Financial institutions, real estate brokers, law firms and other organizations with an interest in trust-based transactions will be swarming blockchain in 2017, and you can bet regulators will be right behind them.

The end of 2016 marks blockchain’s evolution from niche curiosity to corporate up-and-comer as institutions seek ways to benefit from reduced cycle times, fewer intermediaries and increased control. IBM recently launched its Hyperledger ecosystem to reflect growing interest in its global family of blockchain solutions. IBM also recognizes, however, that enthusiasm will be met with caution on the part of the government and industry organizations charged with maintaining order. That’s why it is critical to work with regulators.

Working With Regulators

Financial regulators around the world broadly police the conduct of institutions, protect consumers and ensure the health of the entire system. These regulators have every reason to be cautious about blockchain. For one thing, blockchains negate the need for parties such as transfer agents and clearing agencies, which have traditionally provided important windows into the systems regulators police. Many regulators fear that losing that transparency will make their role as enforcers more complicated.

In reality, though, blockchain could be a regulator’s best friend. Its underlying distributed ledger technology creates a detailed digital record of every transaction. Authorized parties can audit a blockchain with complete confidence in its validity. There is no way to modify or corrupt the chain without leaving muddy footprints. Instead of being on the outside looking in, regulators can become members of the blockchain and conduct real-time monitoring. Just think what that can do to protect against systemic risk, moral hazard and misuse.

Regulating Blockchain

Another problem is that blockchain is like nothing regulators have ever seen. Early this year, Securities and Exchange Commission (SEC) chair Mary Jo White stated in a keynote address that her agency is investigating “whether blockchain applications require registration under existing Commission regulatory regimes.”

In July, the Financial Stability Oversight Council’s annual report lauded blockchain’s cost benefits but cautioned that such innovations “may also embed risks … It is possible that operational vulnerabilities associated with such systems may not become apparent until they are deployed at scale.”

New York was the first state to adopt formal blockchain regulations in mid-2015 with its code known as BitLicense. According to CoinDesk, North Carolina instituted its own law this summer, which is widely seen as friendlier to users of digital currencies. An even more inclusive set of regulations took effect in Illinois on Dec. 1, combining rules with a plan to integrate blockchain into government operations.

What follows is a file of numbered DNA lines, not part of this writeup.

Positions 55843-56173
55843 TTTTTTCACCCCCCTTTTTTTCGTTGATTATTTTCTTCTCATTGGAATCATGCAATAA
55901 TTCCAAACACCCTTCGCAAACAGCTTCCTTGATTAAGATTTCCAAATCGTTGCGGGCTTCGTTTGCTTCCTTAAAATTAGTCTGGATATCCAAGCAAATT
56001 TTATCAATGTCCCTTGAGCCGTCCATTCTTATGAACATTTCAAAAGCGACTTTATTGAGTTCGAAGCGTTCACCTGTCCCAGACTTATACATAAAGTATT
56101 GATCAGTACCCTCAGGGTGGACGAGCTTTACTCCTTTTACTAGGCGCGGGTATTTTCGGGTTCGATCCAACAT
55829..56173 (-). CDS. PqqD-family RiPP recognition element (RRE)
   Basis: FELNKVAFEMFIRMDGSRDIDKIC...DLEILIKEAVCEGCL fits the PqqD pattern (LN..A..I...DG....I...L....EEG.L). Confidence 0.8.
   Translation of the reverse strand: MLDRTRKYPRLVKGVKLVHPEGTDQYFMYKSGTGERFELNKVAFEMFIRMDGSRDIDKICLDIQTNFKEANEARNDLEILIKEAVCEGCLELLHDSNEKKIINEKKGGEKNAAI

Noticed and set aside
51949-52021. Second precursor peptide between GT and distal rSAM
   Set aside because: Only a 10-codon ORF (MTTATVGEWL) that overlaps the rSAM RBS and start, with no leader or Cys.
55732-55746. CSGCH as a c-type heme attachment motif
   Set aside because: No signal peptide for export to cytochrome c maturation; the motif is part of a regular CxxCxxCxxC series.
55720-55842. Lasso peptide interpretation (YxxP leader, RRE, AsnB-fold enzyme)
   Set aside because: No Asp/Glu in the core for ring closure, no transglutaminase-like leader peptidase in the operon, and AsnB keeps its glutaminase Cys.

While regulators are keeping an open mind, industries that embrace blockchain will still need to educate them on the nuances of this new breed of transaction manager to avoid compliance purgatory.

One risk is that blockchain could become too closely associated with virtual currency, such as bitcoin. In fact, many applications of blockchain have nothing to do with money. For example, law firms that use the technology to exchange contracts don’t want to be classified as money lenders. Regulators, however, will want to verify that contracts are compliant, placing the onus on the lawyers to become more technology-oriented.

The Time Is Now

The time to be proactive is now. U.S. federal law is currently “a patchwork of bitcoin-specific guidance and rulings” from a variety of federal agencies with little consensus and no teeth, wrote Duke University School of Law graduate student Trevor I. Kiviat in an excellent examination of the regulatory landscape for the Duke Law Journal.

We can assume that situation won’t persist for long. Federal regulators have yet to weigh in, and Europe is currently exploring its own regulatory options. It will likely take years for government agencies to untangle the complexities of global enforcement, however. The intervening period is an opportunity for blockchain practitioners to demonstrate that this technology has efficiency and business transformation value that benefits not only the organizations that use it, but also the ones that oversee it.

Blockchains require adaptation of both regulatory practices and regulatory standards, all while leveraging new methods and forging closer working relationships within the industry. While these are all positive changes, this process will be years in the making.

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